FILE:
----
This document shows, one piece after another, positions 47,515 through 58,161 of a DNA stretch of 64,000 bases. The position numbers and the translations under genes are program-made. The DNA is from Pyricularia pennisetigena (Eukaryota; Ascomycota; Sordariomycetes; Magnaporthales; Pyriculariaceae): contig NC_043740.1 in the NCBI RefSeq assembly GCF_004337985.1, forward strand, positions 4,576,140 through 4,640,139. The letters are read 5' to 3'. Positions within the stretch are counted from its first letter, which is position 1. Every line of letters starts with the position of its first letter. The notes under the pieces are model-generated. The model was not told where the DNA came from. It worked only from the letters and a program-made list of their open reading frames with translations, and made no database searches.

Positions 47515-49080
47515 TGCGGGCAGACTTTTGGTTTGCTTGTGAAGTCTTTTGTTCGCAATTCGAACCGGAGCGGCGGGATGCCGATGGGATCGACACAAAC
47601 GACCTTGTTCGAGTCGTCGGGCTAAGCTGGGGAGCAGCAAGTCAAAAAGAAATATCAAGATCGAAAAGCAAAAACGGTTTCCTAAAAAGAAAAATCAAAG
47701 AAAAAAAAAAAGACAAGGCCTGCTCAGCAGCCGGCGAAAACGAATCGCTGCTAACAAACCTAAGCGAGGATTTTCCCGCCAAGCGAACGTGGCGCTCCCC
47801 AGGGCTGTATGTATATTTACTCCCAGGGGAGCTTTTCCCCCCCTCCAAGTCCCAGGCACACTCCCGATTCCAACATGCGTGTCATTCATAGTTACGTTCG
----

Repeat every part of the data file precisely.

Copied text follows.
This document shows, one piece after another, positions 47,515 through 58,161 of a DNA stretch of 64,000 bases. The position numbers and the translations under genes are program-made. The DNA is from Pyricularia pennisetigena (Eukaryota; Ascomycota; Sordariomycetes; Magnaporthales; Pyriculariaceae): contig NC_043740.1 in the NCBI RefSeq assembly GCF_004337985.1, forward strand, positions 4,576,140 through 4,640,139. The letters are read 5' to 3'. Positions within the stretch are counted from its first letter, which is position 1. Every line of letters starts with the position of its first letter. The notes under the pieces are model-generated. The model was not told where the DNA came from. It worked only from the letters and a program-made list of their open reading frames with translations, and made no database searches.

Positions 47515-49080
47515 TGCGGGCAGACTTTTGGTTTGCTTGTGAAGTCTTTTGTTCGCAATTCGAACCGGAGCGGCGGGATGCCGATGGGATCGACACAAAC
47601 GACCTTGTTCGAGTCGTCGGGCTAAGCTGGGGAGCAGCAAGTCAAAAAGAAATATCAAGATCGAAAAGCAAAAACGGTTTCCTAAAAAGAAAAATCAAAG
47701 AAAAAAAAAAAGACAAGGCCTGCTCAGCAGCCGGCGAAAACGAATCGCTGCTAACAAACCTAAGCGAGGATTTTCCCGCCAAGCGAACGTGGCGCTCCCC
47801 AGGGCTGTATGTATATTTACTCCCAGGGGAGCTTTTCCCCCCCTCCAAGTCCCAGGCACACTCCCGATTCCAACATGCGTGTCATTCATAGTTACGTTCG